Picture your typical rock concert. What’s the first thing the singer says to the crowd after jumping out on stage? “Hello (insert city name here)!” Just acknowledging that he’s coherent enough to know where he is is enough for the audience to go wild and get into the show.

Advertising

It makes each individual feel as if they’re a part of something bigger. The same goes for any public speaking event. When an audience hears, “You’re all here because you care deeply about wildlife preservation,” it gives them a sense that they’re not just there to listen, but they’re there to connect with the like-minded people all around them.

2. Connect with their emotions

Speakers always try to get their audience emotionally involved in whatever topic they’re discussing. There are a variety of ways in which to do this, such as using statistics, stories, pictures or videos that really show the importance of the topic at hand.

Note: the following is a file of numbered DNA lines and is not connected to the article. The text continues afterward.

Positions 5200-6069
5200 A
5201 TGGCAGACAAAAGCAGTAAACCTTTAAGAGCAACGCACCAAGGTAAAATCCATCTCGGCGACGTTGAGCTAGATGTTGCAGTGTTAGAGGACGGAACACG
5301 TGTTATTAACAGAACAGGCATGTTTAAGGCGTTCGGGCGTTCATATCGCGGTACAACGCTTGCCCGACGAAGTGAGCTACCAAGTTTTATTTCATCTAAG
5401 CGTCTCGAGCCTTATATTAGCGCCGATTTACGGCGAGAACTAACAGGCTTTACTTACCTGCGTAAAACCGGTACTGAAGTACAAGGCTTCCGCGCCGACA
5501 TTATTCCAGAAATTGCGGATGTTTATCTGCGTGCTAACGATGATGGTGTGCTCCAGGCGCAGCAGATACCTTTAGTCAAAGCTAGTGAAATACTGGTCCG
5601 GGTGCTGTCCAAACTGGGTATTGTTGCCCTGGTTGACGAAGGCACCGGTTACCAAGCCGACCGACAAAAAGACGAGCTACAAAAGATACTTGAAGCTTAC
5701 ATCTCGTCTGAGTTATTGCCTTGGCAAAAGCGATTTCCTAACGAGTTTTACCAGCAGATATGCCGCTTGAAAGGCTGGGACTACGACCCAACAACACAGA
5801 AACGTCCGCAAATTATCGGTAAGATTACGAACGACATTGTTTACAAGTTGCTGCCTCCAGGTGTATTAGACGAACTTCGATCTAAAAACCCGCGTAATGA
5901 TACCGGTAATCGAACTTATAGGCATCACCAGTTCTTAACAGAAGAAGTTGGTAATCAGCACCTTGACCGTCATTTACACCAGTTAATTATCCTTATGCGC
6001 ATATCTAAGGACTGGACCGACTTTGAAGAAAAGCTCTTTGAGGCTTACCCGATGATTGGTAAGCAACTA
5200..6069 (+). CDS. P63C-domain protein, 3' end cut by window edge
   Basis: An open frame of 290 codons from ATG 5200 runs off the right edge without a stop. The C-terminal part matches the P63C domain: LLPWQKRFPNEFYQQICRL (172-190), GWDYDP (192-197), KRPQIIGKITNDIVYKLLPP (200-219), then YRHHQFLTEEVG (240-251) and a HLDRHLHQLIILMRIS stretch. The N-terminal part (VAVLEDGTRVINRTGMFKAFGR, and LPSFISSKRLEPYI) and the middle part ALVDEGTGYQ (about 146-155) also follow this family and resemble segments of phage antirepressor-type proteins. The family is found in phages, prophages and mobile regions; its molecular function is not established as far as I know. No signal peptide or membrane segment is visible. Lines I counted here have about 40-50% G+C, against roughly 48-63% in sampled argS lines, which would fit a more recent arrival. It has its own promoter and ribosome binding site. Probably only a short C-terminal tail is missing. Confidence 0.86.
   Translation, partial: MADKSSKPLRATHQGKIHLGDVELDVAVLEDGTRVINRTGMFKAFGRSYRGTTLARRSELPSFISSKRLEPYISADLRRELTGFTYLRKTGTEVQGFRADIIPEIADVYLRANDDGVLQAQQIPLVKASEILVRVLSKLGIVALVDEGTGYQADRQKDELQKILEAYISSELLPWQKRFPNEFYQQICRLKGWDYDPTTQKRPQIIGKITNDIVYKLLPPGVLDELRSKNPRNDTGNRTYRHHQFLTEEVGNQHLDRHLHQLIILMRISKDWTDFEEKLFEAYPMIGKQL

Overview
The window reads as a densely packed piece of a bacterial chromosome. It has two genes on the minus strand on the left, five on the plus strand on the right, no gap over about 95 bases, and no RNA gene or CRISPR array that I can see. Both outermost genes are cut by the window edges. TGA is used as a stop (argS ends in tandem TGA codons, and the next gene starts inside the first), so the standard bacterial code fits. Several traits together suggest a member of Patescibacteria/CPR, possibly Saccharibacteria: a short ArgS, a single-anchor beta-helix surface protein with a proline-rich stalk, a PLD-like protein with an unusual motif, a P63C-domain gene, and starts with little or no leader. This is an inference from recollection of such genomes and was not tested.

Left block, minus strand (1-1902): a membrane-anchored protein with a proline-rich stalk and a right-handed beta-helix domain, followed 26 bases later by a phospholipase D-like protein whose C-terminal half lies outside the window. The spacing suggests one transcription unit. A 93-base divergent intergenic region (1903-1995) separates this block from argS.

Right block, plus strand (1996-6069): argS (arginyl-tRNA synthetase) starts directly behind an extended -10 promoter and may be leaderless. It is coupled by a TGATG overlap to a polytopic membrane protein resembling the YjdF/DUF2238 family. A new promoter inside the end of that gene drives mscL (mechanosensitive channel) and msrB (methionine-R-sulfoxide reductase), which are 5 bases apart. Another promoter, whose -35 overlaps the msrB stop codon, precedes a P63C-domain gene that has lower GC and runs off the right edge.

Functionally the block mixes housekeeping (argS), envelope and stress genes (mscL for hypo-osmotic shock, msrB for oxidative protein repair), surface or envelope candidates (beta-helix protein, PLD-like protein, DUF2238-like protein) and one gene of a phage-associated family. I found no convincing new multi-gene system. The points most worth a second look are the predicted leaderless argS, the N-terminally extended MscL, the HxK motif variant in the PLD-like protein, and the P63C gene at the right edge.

For example, showing pictures of the aftermath of an accident related to drunk driving will certainly send a specific message to an audience of teenagers and young adults. While doing so might be emotionally nerve-racking to the crowd, it may be necessary to get your point across and engage them fully.

Advertising

3. Keep going back to the beginning

Revisit your theme throughout your presentation. Although you should give your audience the credit they deserve and know that they can follow along, linking back to your initial thesis can act as a subconscious reminder of why what you’re currently telling them is important.

On the other hand, if you simply mention your theme or the point of your speech at the beginning and never mention it again, it gives your audience the impression that it’s not really that important.